Intense has restructured its business for the third time in four years. The new name is Intense LLC, and it brings together both assistance and investments from like-minded individuals in the motorcycle business. Jeff Steber will remain in control as CEO. It's no secret that Steber has been searching for the right mix of corporate savvy and grass-roots support in an effort to grow the brand internationally without losing their connection to the loyal, hard-core riders who were responsible for their initial success.
“We hired a management team and a new CEO back in 2014
to help us take Intense to the next level,” said Steber. “And, for the first two years, everything went pretty well. After that, things became a little more contentious and I started to see that Intense was moving away from our core values. The moment when I realized how far it had gone happened after we developed the aluminum M29 prototypes. I wanted to get our racers on them right away, but our sales guys argued to hold back on the M29 because releasing it would kill sales of the 27.5-inch M16s we had in stock.”
The aluminum M29 prototype precipitated big changes in Intense's management team. Intense photo
Steber couldn’t conceive of such thoughts. He held his ground and Intense Factory Racing scored a second place at Fort William with Australian Jack Moir aboard the 29er prototype. Months later, he retook the reins
of Intense as the CEO and vowed to refocus the brand on racing development.
That’s what Steber knows best and it seemed to be working out. Moir, along with Charlie Harrison and Dean Lucas were posting top ten World Cup results, while at home, Steber collaborated with Cerro Designs’ Cesar Rojo
to launch a succession of stunning, technically astute production race bikes, including the Carbon M29 that the Intense Factory team is campaigning with today.
Taking a step back to realign Intense with its passion for racing turned out to be a positive move for the brand - at least for the short term. That said, Steber and company are well established as innovators with a passion for racing. What they have yet to figure out is how to follow that path without ending up in the same place.
“Win on Sunday, sell on Monday?” Translating podiums to purchases is not that simple. Nobody is making bank selling downhill bikes these days. If you had access to the numbers, you’d be surprised to discover how few DH bikes are sold annually compared to the millions spent on downhill racing. Race teams are advertising businesses, pure and simple. Winning is the job, but the purpose is to elevate brand awareness. For a bike sponsor, a World Cup DH team pays the bills by selling trail bikes – lots of them.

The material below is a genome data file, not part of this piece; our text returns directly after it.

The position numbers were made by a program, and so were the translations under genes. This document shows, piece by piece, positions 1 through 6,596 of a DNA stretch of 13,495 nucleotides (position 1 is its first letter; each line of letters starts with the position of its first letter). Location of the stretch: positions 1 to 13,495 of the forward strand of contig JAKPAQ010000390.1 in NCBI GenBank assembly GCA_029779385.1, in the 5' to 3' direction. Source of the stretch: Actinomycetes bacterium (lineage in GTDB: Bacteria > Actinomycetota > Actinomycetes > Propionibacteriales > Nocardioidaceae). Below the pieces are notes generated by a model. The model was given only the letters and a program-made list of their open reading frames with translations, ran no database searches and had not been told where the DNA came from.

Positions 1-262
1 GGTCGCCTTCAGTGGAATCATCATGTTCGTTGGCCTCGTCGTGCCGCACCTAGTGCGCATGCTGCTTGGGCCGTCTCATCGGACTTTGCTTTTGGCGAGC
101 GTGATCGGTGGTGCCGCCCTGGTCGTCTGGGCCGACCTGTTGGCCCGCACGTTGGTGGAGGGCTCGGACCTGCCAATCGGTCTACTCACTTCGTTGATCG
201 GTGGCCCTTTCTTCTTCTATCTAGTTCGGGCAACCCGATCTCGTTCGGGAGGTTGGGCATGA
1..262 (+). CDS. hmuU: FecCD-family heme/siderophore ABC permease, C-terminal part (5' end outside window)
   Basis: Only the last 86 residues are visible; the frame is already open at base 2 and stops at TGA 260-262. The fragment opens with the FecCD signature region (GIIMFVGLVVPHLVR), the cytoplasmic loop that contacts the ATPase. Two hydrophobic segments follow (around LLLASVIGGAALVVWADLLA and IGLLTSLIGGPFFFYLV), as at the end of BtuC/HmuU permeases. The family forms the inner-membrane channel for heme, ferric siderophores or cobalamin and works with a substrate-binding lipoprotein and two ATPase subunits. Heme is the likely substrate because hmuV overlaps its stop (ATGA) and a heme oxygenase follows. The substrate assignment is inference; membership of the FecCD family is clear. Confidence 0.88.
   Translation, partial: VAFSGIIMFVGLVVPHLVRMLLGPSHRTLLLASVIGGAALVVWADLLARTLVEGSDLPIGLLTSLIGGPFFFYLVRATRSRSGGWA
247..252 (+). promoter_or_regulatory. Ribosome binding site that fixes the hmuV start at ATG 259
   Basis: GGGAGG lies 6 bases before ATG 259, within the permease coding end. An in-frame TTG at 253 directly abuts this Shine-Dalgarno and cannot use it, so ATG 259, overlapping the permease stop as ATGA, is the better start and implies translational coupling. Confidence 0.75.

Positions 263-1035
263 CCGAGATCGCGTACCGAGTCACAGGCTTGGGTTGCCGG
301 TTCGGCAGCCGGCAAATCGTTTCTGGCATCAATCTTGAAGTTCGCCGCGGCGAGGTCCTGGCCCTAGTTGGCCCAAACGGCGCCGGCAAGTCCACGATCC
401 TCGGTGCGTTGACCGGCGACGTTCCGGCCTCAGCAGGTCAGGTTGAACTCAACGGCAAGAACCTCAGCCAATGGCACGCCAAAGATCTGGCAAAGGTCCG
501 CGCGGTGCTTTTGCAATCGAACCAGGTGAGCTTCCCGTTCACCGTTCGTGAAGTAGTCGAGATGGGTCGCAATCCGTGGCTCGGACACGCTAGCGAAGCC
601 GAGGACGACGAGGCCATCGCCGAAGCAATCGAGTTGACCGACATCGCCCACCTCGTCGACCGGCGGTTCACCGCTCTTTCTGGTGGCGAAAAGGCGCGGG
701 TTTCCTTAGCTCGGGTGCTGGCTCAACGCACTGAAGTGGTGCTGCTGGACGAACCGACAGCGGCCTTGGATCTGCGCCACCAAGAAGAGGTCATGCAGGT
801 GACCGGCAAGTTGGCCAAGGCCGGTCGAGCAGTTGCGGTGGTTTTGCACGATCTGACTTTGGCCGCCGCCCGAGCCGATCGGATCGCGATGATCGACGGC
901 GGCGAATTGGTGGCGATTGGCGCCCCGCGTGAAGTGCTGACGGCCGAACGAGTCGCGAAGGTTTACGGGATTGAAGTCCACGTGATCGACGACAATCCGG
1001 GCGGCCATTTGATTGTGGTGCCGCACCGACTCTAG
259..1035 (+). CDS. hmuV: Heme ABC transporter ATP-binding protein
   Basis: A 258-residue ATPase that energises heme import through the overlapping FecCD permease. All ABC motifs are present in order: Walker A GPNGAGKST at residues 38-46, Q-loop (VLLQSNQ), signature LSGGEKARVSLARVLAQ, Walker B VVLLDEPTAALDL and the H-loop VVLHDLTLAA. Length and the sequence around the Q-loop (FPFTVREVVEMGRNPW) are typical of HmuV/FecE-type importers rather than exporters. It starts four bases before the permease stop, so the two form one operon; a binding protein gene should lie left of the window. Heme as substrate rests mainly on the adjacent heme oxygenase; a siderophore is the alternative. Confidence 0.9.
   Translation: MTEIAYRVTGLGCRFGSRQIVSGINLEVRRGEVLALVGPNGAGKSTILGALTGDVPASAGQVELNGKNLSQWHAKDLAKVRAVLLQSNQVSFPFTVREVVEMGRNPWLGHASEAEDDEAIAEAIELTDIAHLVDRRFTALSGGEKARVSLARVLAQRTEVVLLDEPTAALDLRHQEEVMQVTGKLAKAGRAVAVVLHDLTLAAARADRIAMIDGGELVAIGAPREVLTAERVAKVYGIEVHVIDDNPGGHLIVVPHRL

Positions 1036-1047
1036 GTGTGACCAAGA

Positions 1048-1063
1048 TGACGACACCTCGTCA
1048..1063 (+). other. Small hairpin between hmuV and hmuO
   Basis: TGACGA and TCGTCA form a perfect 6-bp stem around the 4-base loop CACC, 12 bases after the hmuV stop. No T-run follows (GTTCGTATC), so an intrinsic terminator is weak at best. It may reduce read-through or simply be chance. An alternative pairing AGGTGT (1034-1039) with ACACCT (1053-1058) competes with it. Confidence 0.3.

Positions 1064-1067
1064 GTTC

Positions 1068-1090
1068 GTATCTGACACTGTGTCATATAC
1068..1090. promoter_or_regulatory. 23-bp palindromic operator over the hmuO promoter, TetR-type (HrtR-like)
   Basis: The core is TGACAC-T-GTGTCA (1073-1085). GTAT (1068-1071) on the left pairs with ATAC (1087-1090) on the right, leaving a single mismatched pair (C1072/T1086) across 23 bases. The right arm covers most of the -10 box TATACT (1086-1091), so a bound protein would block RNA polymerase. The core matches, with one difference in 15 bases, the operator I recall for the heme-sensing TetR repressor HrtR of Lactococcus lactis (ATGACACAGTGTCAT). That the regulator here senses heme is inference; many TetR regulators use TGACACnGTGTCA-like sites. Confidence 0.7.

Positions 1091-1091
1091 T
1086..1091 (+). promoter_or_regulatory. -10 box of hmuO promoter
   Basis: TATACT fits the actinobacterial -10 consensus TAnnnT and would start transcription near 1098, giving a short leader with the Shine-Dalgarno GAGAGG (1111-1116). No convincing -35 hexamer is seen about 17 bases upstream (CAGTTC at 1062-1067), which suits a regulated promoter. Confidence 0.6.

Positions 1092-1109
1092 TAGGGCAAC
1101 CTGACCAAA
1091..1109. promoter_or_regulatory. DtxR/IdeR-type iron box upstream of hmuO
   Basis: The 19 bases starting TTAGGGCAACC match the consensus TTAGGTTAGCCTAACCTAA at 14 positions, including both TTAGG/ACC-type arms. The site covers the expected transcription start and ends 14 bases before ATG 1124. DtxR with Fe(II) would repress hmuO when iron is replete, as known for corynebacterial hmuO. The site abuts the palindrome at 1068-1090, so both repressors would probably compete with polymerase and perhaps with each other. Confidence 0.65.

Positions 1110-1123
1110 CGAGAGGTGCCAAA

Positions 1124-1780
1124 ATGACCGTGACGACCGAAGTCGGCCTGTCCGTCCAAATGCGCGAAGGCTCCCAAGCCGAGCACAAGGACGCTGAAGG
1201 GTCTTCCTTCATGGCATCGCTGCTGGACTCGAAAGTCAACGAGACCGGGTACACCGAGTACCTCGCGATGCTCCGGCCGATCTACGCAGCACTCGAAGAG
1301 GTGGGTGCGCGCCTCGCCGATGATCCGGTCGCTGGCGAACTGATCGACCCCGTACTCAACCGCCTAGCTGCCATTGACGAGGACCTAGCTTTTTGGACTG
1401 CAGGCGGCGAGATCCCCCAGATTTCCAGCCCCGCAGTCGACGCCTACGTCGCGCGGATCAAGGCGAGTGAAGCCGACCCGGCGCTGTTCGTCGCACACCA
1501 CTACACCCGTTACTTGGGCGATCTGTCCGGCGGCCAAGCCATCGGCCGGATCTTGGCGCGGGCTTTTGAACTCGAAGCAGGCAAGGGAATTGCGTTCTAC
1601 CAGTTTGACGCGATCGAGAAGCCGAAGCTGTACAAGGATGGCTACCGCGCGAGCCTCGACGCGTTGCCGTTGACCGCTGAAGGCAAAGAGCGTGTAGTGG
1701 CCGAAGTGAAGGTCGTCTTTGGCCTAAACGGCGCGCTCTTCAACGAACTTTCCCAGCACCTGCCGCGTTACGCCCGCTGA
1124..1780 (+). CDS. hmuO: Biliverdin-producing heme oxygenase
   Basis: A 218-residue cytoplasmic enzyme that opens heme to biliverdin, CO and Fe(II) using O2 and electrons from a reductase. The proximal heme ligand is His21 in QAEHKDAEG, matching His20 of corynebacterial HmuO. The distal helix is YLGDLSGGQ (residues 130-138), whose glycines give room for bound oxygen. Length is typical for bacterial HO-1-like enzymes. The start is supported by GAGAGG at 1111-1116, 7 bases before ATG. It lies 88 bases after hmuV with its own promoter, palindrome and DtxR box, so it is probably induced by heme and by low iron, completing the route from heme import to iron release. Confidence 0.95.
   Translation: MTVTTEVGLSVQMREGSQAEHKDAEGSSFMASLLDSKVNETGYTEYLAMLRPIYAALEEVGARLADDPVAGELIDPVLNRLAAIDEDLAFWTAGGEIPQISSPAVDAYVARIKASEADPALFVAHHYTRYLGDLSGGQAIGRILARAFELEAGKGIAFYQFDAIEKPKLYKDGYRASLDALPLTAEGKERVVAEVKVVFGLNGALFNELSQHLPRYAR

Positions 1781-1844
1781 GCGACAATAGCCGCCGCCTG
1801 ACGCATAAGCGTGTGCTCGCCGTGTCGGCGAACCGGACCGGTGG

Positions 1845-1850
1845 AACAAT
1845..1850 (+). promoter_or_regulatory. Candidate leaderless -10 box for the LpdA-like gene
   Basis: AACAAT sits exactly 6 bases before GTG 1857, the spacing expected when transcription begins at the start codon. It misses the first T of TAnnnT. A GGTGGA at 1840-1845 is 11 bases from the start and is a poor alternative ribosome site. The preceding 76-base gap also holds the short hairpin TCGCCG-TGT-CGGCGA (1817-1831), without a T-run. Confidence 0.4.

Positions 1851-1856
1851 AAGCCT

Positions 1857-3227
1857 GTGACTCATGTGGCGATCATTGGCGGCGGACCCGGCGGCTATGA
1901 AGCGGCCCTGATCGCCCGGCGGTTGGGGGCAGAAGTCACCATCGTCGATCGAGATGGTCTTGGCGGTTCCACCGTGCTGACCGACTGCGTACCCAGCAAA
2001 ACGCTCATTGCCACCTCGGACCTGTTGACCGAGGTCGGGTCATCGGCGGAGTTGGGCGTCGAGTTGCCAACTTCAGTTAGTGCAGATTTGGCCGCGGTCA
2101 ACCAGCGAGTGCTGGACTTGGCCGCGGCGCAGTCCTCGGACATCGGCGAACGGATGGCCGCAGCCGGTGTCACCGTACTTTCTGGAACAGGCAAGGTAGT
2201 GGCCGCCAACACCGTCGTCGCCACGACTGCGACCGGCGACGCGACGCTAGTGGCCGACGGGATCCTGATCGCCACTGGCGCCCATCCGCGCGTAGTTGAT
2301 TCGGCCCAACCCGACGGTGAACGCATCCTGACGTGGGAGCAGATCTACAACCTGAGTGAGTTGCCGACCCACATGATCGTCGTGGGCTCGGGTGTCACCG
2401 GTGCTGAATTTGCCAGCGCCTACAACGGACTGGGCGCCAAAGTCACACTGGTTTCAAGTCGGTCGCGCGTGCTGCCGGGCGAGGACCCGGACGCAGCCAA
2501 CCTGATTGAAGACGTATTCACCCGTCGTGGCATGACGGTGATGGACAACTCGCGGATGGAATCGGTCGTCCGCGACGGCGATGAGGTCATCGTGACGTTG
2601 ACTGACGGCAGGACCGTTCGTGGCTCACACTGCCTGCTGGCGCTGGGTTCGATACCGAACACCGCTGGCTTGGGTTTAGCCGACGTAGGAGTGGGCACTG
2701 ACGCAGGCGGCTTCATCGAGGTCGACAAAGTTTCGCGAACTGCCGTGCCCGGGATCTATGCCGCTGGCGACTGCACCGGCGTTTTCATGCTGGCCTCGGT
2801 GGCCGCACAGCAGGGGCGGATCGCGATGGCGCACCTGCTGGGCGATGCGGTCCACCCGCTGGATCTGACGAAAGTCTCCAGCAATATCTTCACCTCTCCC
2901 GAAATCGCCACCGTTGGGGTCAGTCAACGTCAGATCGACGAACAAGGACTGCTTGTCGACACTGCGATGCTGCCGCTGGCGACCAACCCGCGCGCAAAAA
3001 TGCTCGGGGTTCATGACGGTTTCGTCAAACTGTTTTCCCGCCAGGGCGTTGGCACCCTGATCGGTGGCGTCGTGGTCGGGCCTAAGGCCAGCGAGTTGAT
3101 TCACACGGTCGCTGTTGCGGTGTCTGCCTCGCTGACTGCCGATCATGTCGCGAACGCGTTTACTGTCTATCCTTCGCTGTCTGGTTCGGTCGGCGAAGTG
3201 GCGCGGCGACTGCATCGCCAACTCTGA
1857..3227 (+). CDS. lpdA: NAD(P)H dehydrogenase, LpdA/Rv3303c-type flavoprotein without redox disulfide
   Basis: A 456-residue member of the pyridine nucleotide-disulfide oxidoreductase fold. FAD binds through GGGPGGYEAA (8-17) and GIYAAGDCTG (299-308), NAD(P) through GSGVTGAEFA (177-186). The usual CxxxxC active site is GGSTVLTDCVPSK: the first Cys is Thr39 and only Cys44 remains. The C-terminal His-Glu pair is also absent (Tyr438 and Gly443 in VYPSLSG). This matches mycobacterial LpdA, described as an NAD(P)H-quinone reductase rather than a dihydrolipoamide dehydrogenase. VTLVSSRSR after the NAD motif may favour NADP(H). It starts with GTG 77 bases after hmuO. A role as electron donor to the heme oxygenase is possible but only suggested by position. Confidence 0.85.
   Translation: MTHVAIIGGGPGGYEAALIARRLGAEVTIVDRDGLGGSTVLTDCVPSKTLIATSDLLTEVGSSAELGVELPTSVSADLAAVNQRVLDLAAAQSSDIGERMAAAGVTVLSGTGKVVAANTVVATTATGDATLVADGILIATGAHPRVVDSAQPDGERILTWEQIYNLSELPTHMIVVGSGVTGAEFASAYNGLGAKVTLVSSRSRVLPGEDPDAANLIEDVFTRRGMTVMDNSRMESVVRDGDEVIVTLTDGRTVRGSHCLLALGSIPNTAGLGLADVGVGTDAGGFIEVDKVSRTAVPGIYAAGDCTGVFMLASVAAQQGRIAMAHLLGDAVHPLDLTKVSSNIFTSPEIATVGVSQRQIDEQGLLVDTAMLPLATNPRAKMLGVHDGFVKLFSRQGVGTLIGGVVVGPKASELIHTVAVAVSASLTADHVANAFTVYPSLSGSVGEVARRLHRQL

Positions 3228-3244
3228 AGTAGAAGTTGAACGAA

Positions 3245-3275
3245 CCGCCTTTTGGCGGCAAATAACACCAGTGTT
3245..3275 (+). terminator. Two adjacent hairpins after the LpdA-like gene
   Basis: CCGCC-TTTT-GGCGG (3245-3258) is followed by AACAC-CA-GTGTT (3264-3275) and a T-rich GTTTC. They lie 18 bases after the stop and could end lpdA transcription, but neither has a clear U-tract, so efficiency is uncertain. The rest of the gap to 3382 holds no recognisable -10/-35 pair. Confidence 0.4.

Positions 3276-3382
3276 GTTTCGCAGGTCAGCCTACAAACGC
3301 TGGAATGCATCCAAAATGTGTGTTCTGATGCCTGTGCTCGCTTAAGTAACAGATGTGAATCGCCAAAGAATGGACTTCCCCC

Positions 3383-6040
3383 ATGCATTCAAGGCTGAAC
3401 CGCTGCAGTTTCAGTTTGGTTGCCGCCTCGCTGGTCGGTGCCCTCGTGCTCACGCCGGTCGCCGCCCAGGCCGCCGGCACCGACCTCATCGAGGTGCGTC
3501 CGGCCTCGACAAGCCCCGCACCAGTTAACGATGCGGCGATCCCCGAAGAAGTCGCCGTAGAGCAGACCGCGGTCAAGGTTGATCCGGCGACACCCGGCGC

Jon Erik “Jeb” Burleson and Christy LaCurelle get that. Jeb’s father was a professional motorcycle racer. He joined KTM North America’s motorcycle division right out of college and was president for a good part of his 15 years there. Christy put in almost a much time there in motorsports marketing, much of which was working with race teams. She also put together and ran KTM’s youth half-time Supercross racing program. They later formed the Two Wheel Group, a consulting agency which would soon become an integral part of Intense’s future.
A chance meeting a number of years ago brought Jeb and Jeff Steber together. Jeb, an avid mountain bike rider, was on the way to KTM, which was also in Temecula, when a passenger suggested that they roll by Intense. Jeb was impressed by the factory and wanted to become involved right away, but the timing was not right. Steber and Burleson remained in contact, however, and eventually, Jeb joined the board of directors at Intense in January 2018, where Steber came to appreciate his frank assessments of their mountain bike business, and more so, that Burleson understood the importance of the brand’s racing heritage.
“Originally, Jeff asked me to do some consulting work,” said Jeb. “Then later I joined the board, where I basically worked to restructure the finances to give us a runway forwards. Now, it’s been almost exactly one year since we have been working on this project [Intense LLC].”